3. I love revising. That's when I really see the entire picture and what needs to be done. I learn from it.

    I have written a story where the main character arrives somewhere new for the summer. I write historical fiction so that would be the year 1863 and she arrives in Gettysburg...hmmmm.

    ReplyDelete
  4. I hate revising. I'm not so bad on the line editing bit as I can get through that quicker but the re-looking and re-thinking if this works or that works just drives me crazy.The bit about dates and times etc tallying also drives me nuts.

    ReplyDelete
  5. Another two awards for you: The Versatile Blogger Award AND the Blog on Fire Award! Stop by my website to claim your prize! :)

    Scott
    www.scott-niven.com

    ReplyDelete
  6. Definitely a necessary evil, lol. But it's like going grocery shopping over and over because you keep forgetting something vital each time. Let's face it...revising is grocery shopping hell.

    LOL

    Angela @ The Bookshelf Muse

    ReplyDelete
  7. Hi Carol, congratulations on the agent and all the awards. I actually like revising, but for some reason, I just dawdle and dawdle before starting. Then I'm happy to be doing it.

    ReplyDelete
  8. Congrats on your awards!

    I like revising too, as long as it's not a complete, major overhaul like I'm doing now. :( I seem to go much slower getting through it when it's an overhaul. :)

    ReplyDelete
  9. My current wip has the summer journey thing... hope that's not a bad thing! But, the 2nd example is clearly better. Specificity and word choice can always help!

    ReplyDelete
  10. Congrats on your 300+ followers and congrats on all your awards. I love the make-over, especially "BO-ring". Adds so much.
    I used to hate revisions but I'm starting to enjoy them now. It's such a satisfying feeling when a scene finally comes together.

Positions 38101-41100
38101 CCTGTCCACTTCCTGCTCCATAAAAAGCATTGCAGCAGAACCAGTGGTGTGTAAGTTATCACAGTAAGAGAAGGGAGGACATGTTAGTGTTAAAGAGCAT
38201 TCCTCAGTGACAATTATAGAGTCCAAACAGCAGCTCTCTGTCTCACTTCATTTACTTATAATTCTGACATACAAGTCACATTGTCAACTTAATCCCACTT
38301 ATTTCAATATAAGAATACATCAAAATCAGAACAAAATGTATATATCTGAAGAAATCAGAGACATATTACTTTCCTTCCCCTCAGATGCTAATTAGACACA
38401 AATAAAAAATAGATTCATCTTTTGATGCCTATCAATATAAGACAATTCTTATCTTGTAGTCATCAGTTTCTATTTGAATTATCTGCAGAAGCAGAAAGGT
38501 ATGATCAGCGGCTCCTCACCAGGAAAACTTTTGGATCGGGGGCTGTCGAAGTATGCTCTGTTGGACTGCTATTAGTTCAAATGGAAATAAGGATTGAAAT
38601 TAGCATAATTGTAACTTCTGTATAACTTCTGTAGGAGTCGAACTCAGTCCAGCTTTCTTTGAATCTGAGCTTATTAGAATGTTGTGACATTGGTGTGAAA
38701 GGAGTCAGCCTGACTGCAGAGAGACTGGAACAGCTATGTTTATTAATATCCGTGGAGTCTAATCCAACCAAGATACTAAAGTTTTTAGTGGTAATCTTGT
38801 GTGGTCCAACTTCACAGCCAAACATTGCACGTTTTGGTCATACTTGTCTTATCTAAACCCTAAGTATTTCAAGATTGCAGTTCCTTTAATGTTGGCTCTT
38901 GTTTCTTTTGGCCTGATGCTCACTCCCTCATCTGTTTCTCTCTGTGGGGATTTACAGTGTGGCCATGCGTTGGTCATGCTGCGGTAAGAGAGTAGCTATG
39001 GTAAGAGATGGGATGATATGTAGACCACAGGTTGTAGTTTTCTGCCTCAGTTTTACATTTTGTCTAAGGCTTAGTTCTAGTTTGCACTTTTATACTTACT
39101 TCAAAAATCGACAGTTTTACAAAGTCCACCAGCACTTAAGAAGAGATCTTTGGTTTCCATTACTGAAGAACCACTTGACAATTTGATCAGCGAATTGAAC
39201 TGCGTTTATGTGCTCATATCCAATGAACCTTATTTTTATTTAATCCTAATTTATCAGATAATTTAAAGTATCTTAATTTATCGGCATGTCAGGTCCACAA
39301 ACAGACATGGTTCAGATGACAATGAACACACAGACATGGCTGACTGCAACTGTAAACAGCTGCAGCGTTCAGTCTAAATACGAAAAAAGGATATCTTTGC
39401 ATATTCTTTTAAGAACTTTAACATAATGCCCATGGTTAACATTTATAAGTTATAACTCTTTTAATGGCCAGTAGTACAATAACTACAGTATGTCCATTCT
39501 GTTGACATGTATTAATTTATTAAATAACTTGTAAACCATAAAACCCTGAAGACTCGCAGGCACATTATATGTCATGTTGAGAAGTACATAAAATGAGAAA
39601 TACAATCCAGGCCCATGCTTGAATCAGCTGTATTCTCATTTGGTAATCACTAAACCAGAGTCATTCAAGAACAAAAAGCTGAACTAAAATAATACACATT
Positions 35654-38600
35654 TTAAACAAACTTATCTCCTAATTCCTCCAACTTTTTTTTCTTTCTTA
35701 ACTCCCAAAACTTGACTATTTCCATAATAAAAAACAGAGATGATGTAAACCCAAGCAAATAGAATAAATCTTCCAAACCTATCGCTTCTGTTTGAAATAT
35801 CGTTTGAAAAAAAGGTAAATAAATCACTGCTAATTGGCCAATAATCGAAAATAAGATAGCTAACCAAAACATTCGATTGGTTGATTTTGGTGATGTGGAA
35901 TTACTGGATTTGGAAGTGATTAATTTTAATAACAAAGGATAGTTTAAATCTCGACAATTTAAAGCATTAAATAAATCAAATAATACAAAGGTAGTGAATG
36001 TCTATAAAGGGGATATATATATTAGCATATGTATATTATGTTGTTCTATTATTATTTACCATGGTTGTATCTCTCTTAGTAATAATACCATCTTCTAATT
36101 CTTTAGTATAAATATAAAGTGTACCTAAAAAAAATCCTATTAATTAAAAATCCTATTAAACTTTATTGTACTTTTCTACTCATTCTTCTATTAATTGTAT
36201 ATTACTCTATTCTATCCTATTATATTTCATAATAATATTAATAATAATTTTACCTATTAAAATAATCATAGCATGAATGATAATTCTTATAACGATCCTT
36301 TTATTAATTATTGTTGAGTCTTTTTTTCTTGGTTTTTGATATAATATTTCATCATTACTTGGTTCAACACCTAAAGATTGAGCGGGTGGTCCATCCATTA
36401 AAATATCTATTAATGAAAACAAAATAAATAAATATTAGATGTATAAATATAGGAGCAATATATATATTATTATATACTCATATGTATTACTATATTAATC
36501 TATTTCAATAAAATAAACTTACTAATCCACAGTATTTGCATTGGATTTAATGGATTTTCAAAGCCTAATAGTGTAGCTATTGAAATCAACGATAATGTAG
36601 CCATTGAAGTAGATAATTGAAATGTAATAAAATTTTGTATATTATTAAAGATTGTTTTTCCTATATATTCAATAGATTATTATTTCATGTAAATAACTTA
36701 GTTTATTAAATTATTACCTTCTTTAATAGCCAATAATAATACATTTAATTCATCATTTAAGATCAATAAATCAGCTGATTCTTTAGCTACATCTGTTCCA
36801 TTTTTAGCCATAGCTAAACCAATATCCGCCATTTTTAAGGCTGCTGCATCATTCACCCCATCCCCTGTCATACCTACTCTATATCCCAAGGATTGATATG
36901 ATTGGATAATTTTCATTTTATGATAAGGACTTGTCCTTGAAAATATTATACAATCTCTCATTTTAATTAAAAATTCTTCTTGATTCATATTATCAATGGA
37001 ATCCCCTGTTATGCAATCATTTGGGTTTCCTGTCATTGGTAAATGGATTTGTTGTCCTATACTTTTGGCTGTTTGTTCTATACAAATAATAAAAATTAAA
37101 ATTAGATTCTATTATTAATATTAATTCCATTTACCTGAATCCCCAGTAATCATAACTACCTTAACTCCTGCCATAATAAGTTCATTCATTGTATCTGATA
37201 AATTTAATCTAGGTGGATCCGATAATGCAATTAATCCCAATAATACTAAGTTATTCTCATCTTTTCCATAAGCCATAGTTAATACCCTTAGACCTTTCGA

ReplyDelete
  11. I lOVE revising. Good thing considering my revision workout. :D

    Congrats on all the blog awards.

    Love the second version. Much more colorful.

    ReplyDelete
  12. I have a love/hate thing with revising. Umm, maybe dislike/hate?

    ReplyDelete
  13. I'm about to do my biggest revision so far. I'm going to change my ms from third person to first. I'm a bit scared, but know the advice to change it was given to me in my best interest.

    ReplyDelete
  14. Hate revising! Necessary evil. With a few exceptions, I despise it.

    ReplyDelete
  15. I love editing. I just love to rip something into shreds and build it back up and see what new thing I've created. Sometimes I just edit mid writing. The only problem I have is grammar. I'm working on that though but yeah I mix up verb tenses all the time, my biggest flaw and mixing up homophone spellings.

    ReplyDelete
  16. I'm not a big fan of revisions, but I think if you're working with someone in the biz to get it ready to go, that makes a huge difference. Best of luck with your journey, and yay! Blog bling!!! :D <3

    ReplyDelete
  17. I have very mixed feelings about revising. And it usually has to do with vision. I see this character as one thing, and the reader sees them as something else. I just need to make sure that my ideas are portrayed in a way that the reader "gets" them.

    ReplyDelete
  18. I really enjoy editing and revising, too - which is a good thing, because I do so much of it!

    ReplyDelete
  19. Hey,
    Congratulations on having 300 followers! That's amazing. How are your revisions for your new agent going? I'm glad you're enjoying the work. Have a great day!

    ReplyDelete
  20. Congrats on (1) your agent, (2) 300+ followers, (3) all your blog awards (LOL, what an awesome week you've had!!!). I do enjoy revising, though I'm finding it's starting to drag on for me a bit now :( I try to stay well clear of "was"/"were" unless they can't be avoided.

    I was thinking about the excerpt - you could possibly get a cool first sentence (with lots of voice) out of commenting on the doilies. Something along the lines of "Lacey had counted seventeen doilies already, and she hadn't even stepped off the front doormat of Aunt May's Doily Palace--a.k.a 'home for the summer.' Just a thought :)

    Hugs,

    Rach

    ReplyDelete
  21. Revisions are the best! How can anyone not love them? :)

    ReplyDelete

Hi, bloggy buddies! I respond to all comments via email if you have an address linked to your profile. Sorry, I have had to turn OFF comments from Anonymous users due to Spam.